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Supervisors act to help kids in crisis close to home


On Tuesday the Board of Supervisors approved a $222 million state-of-the-art behavioral health facility that will house the first County-run inpatient psychiatric services for children and adolescents — “a critically needed part of the continuum-of-care for kids in crisis,” said Board President Joe Simitian.

“On any given day 20 Santa Clara County children are being hospitalized for psychiatric emergencies outside the County, some as far away as Sacramento,” said Simitian, who has pushed for the past four years to add inpatient care to the youth-focused mental health services in the County. “It's better therapeutically for these kids to be close to their community when they’re in crisis — close to their family, their friends, and their own local mental health providers.”

“Separating these kids from their families at one of the toughest times in their lives, that's just hell on them. I’m also worried that the specter of long distance treatment could deter kids and families from seeking the help they need in the first place,” said Simitian.

The limited psychiatric hospital capacity for children under age 18 led the Board to approve a motion by Simitian in November, 2017, directing County Administration to prepare construction and operational plans for a Child and Adolescent Acute Inpatient Psychiatric Facility on the Santa Clara Valley Medical Center campus in San Jose. 

“This is about teens at risk of doing damage to themselves or others. This is about families struggling through the hardest thing they'll ever face, and being torn apart at precisely the time they need to be together,” said Simitian. “This goes to the heart of community health and wellness.“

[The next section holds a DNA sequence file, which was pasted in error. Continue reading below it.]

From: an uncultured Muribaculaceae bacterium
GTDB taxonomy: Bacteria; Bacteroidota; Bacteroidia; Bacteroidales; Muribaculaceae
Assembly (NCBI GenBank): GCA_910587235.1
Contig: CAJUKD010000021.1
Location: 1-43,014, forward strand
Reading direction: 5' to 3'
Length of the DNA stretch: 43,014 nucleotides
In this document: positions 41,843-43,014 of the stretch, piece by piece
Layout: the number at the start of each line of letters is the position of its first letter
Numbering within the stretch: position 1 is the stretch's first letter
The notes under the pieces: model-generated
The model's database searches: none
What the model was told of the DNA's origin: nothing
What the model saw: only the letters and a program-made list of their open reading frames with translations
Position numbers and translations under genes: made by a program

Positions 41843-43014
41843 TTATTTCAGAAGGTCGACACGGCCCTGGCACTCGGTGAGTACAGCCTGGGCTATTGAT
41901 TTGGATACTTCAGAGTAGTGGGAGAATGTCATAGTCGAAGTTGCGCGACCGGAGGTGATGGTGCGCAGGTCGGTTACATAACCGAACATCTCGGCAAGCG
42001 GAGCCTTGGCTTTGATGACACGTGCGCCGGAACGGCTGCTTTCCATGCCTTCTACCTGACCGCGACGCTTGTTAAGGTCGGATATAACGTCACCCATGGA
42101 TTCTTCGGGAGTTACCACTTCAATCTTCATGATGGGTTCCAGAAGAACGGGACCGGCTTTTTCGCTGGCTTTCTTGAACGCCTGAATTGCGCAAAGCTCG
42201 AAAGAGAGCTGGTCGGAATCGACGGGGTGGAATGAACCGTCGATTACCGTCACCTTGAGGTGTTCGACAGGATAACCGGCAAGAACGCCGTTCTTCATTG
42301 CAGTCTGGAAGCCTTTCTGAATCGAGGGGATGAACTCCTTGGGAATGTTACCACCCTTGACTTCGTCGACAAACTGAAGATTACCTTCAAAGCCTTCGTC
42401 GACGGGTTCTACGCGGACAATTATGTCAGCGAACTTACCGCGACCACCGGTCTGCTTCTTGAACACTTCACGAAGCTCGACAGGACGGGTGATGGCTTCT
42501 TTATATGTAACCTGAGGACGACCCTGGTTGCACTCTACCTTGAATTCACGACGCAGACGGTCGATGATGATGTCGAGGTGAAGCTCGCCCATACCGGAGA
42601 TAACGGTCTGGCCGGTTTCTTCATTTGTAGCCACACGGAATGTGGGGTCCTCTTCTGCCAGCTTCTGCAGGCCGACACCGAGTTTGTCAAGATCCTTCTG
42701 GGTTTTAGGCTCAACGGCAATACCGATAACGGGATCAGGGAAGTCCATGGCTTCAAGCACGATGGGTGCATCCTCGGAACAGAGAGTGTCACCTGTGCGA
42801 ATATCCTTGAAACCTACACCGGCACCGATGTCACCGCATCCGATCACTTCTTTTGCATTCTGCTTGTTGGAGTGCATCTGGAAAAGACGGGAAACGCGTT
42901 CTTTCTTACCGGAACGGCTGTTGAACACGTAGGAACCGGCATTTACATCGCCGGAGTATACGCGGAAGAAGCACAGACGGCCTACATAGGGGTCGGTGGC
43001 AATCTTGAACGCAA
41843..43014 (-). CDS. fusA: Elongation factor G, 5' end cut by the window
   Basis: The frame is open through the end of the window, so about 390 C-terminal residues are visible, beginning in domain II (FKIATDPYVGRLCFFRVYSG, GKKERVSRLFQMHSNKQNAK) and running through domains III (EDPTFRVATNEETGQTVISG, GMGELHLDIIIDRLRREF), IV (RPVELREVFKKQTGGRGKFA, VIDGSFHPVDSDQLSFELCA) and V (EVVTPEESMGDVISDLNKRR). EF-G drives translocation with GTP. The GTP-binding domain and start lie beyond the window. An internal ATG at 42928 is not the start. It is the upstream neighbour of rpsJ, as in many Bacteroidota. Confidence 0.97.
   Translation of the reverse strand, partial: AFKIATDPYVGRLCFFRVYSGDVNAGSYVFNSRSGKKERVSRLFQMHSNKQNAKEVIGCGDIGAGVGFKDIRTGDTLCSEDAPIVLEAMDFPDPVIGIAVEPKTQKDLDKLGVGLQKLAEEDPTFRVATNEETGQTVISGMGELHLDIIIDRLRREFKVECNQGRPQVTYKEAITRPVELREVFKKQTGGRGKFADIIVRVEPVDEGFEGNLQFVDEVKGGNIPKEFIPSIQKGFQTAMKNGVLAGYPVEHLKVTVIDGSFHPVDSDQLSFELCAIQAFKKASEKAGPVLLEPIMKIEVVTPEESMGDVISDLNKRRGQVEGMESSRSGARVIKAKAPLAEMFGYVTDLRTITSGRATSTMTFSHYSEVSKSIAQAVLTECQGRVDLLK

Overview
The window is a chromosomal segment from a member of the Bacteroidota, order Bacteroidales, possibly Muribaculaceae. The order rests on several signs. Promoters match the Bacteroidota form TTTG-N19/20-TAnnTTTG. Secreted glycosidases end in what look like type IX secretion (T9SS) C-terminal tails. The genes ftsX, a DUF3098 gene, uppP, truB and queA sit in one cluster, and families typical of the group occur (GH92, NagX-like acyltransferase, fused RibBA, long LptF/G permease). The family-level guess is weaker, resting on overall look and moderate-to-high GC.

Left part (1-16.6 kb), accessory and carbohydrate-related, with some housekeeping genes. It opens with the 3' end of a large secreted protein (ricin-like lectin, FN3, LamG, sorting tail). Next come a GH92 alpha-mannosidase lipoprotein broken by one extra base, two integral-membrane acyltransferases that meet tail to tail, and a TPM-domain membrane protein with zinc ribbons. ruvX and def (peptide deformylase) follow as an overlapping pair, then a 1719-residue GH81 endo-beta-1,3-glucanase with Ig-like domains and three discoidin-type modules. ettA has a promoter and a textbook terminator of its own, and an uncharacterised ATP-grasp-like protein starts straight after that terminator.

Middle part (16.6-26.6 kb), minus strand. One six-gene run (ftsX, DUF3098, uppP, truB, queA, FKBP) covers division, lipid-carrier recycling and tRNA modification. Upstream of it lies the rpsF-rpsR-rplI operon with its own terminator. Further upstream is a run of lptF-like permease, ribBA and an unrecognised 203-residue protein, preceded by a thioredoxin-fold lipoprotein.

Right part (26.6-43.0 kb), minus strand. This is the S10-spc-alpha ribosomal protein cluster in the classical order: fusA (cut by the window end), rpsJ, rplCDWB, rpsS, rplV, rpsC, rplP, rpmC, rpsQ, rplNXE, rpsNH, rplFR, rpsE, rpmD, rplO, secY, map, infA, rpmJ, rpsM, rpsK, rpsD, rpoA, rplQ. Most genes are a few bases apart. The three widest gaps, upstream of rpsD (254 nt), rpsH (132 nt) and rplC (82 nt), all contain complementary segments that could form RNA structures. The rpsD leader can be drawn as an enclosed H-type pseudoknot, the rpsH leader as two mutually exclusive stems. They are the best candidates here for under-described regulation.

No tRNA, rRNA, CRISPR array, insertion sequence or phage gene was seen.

The County staff’s recommendation, developed with input from a variety of community stakeholders, was to replace a disparate set of mental health services at the medical center with a new two-story building that will include 24 beds for children and adolescents in need of acute inpatient psychiatric care (plus 6 for pediatric medical/psychiatric services).

“This has the potential to serve hundreds and hundreds of families annually, given that the typical patient stay in such a facility is just six or seven days,” said Simitian.

Four years ago, a constituent alerted Simitian to the need for youth psychiatric services with a simple question: “Why aren’t there any inpatient hospital beds for kids and teens in mental health crisis here in Santa Clara County?”

Simitian was dismayed to learn that each year, more than 600 young people were transferred from emergency rooms to hospitals outside the county for acute psychiatric care. If approved on Tuesday, the new facility will allow children and adolescents to receive the treatment they need closer to home.

County staff also recommended replacing the aged adult inpatient facilities by putting new adult inpatient facilities on the second floor of the new facility, with separate entrances from those serving children and adolescents.

Currently, behavioral health services on the medical center campus include Emergency Psychiatric Services and Mental Health Urgent Care, in the Don Lowe Pavilion, and Adult Psychiatric Inpatient Services, in the Barbara Arons Pavilion.